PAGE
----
Bob Baffert accepts 24-hour security with body cams, strict testing at Breeders' Cup
Bob Baffert is not only the most recognizable trainer in horse racing, he’s also the most scrutinized. As a condition of being allowed to run his horses in the Breeders’ Cup at Del Mar on Nov. 5-6, he has agreed to unprecedented screening, observation and testing, including security officers with body cams and abandoning usual withdrawal times for legal medications.
The move by the Breeders’ Cup comes in the wake of five medication violations in a year’s time, two of which were dismissed as being the result of contamination and one in which Baffert hasn’t been charged.
It’s the one in which charges haven’t been filed that has put Baffert in the crosshairs of two of the three big horse racing track operators, Churchill Downs Inc. and the New York Racing Assn.
Medina Spirit , the conditional winner of this year’s Kentucky Derby and scheduled to run in the Breeders’ Cup Classic, tested positive for betamethasone after running in the Derby. It’s a legal anti-inflammatory, but not legal on race day. Baffert contends that the colt was administered the medication in an ointment to treat a rash. The more common use of betamethasone is administered by intra-articular injection.
CDI then banned Baffert from its tracks for two years, which includes participation in the Kentucky Derby, and the New York Racing Assn. is seeking to ban him from its tracks. Baffert has been in litigation with NYRA and is awaiting a hearing in January. Baffert has not yet filed an action against CDI. The Kentucky Horse Racing Commission has yet to set a hearing date or charge Baffert.
Baffert has accepted the security measures imposed by the Breeders’ Cup.
“We are happy to accommodate the transparency,” Baffert told The Times on Sunday. “We will care for our horses as we always do and any testing or observation is welcomed.”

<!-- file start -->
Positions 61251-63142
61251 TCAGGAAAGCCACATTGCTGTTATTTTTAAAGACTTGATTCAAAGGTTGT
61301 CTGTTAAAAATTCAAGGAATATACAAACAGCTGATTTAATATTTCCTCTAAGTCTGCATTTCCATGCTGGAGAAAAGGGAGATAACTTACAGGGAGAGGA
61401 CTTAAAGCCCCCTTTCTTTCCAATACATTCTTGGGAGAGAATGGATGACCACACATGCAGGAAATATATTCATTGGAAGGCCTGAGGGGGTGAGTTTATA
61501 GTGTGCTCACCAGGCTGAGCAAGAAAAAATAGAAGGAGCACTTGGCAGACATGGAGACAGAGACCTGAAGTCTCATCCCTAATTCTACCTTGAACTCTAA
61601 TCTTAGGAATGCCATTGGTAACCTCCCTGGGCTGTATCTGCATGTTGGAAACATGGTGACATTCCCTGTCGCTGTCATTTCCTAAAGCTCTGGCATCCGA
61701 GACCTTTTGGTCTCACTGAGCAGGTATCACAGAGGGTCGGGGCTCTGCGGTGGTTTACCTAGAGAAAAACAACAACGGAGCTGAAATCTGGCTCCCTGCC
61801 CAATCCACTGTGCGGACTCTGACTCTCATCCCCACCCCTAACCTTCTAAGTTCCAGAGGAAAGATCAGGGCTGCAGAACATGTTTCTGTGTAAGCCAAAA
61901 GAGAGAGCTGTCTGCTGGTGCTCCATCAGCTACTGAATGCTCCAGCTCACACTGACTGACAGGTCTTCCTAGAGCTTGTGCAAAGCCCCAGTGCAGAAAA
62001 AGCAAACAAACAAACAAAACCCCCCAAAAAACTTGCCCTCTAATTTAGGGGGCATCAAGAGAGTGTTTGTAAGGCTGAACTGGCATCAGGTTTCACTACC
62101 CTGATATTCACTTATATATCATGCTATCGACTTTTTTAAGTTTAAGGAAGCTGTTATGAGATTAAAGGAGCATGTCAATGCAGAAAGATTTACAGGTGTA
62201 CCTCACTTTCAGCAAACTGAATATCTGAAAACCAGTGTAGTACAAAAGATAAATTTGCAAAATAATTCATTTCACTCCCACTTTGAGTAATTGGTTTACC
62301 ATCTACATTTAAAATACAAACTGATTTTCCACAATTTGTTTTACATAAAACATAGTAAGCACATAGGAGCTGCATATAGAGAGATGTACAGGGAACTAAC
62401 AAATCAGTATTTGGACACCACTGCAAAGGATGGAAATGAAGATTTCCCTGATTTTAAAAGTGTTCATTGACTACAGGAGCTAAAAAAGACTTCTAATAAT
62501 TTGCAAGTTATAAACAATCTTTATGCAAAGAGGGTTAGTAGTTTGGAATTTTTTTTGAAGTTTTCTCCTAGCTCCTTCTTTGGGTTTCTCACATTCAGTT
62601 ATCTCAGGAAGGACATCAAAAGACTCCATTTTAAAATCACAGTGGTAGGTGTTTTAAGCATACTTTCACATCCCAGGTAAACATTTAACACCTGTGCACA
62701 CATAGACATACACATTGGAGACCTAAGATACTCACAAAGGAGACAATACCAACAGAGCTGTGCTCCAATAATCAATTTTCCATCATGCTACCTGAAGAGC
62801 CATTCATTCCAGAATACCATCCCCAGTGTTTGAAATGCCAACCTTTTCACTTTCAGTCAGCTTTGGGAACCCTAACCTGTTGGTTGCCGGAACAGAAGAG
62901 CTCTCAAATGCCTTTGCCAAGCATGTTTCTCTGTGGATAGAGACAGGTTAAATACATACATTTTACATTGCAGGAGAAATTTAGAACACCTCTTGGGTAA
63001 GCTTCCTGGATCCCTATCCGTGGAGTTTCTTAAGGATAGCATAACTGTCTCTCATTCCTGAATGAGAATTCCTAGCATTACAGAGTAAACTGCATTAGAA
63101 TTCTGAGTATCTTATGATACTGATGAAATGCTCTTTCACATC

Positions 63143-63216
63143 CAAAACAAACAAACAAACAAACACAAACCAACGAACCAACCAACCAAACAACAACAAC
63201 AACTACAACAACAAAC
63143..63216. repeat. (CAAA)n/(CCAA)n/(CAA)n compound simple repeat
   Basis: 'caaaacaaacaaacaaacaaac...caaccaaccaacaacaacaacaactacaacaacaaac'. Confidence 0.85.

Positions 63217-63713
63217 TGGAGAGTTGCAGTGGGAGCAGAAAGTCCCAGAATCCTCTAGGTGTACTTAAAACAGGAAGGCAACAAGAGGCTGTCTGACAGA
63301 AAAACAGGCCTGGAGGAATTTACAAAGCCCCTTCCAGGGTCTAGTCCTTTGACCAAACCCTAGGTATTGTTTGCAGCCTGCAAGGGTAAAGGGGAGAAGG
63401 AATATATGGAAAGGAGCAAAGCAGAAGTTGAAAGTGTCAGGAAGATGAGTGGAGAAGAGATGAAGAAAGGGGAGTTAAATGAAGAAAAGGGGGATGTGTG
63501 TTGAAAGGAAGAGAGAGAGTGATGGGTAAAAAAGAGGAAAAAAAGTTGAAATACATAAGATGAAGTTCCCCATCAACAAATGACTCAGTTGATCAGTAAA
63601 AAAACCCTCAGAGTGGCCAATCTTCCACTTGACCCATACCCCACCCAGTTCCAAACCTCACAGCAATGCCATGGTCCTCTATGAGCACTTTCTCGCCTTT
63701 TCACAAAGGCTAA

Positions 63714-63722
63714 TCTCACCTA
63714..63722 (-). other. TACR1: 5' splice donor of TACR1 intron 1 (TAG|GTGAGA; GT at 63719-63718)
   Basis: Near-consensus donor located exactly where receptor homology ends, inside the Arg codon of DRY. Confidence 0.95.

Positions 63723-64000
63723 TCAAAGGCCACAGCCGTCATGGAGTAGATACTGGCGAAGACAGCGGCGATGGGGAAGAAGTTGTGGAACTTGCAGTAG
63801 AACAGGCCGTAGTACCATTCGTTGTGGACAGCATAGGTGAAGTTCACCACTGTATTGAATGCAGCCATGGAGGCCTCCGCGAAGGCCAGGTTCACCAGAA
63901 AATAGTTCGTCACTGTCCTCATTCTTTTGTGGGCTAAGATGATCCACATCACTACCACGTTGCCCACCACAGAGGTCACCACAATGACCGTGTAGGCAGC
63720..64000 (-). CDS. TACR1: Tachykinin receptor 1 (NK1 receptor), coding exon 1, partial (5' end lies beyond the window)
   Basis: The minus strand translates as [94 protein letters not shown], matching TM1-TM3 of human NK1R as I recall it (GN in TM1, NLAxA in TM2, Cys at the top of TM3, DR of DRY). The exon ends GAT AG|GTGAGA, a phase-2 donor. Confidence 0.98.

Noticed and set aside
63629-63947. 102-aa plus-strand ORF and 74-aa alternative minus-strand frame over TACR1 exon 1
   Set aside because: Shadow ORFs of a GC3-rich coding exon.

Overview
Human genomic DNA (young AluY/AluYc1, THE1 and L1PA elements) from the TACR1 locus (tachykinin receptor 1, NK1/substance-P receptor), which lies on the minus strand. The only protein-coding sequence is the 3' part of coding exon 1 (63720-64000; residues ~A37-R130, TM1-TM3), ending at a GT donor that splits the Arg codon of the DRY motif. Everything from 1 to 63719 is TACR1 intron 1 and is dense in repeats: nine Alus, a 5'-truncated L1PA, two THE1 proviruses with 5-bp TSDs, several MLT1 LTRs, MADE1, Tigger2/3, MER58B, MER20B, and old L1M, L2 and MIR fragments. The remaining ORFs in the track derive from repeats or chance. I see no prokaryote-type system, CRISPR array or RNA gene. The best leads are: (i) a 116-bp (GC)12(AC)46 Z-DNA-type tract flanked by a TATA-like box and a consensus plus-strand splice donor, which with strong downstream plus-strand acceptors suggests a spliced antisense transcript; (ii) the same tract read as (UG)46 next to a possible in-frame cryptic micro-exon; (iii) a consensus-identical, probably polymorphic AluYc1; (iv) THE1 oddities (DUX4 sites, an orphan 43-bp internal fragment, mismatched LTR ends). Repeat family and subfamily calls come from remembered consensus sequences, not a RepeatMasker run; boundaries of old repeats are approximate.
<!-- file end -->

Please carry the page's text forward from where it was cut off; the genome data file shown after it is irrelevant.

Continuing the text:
The procedures, previously not made public but provided to The Times by the Breeders’ Cup, started last Wednesday in Baffert’s barn at Santa Anita. The Breeders’ Cup has in place a team of two investigators, three security officers and a Breeders’ Cup executive to watch Baffert’s barn on a 24-hour basis until the horses are shipped to Del Mar in the coming days.
Once the horses are moved, a security officer will be assigned to each of Baffert’s horses and will be equipped with body cams. Normally, body cams are not used and a single security officer watches two or three horses.
On Nov. 2, blood, urine and hair samples will be taken of all of Baffert’s prospective Breeders’ Cup runners to be followed by random collection during the week. Baffert has agreed to scratch any horse that tests positive for a legal but controlled medication even if it falls within the window for legal use. For example, betamethasone can be legally used if it is administered more than 14 days before competition. The period is known as withdrawal time.
In addition, there will be investigators assigned exclusively to Baffert’s barn who will monitor it on a 24-hour basis and be allowed to confiscate medications and ointments and review daily treatment and billing records.
It’s unknown exactly how many horses Baffert will enter in the 14 Breeders’ Cup races until pre-entries are announced Wednesday.
In addition to Medina Spirit, Baffert is expected to enter Private Mission in the Distaff, Corniche in the Juvenile, Grace Adler in the Juvenile Fillies, and Gamine in the Filly and Mare Sprint.
Santa Anita, which has hosted 10 Breeders’ Cups and could possibly host again in 2023, has agreed to retain all surveillance footage of Baffert’s barn from Oct. 17 and provide it to the Breeders’ Cup, if asked. In addition, designated official veterinarians will have access to all treatment records for 60 days prior to the Breeders’ Cup races. The California Horse Racing Board requires records to be available for only 30 days.
All trainers with horses in the Breeders’ Cup receive more scrutiny than during regular racing, including testing and observation of every horse entered. The first four finishers also undergo postrace testing as well as horses that significantly underperform or others identified by the stewards.
These added measures apply only to Baffert.
The Breeders’ Cup would not disclose how it came to this agreement with Baffert, who was involved in the discussions or how its board of directors voted on the issue.
One other condition of this agreement is that Baffert must pay for all the added protocols and security.
As for the cost?
“I didn’t ask,” Baffert said.
This story originally appeared in Los Angeles Times .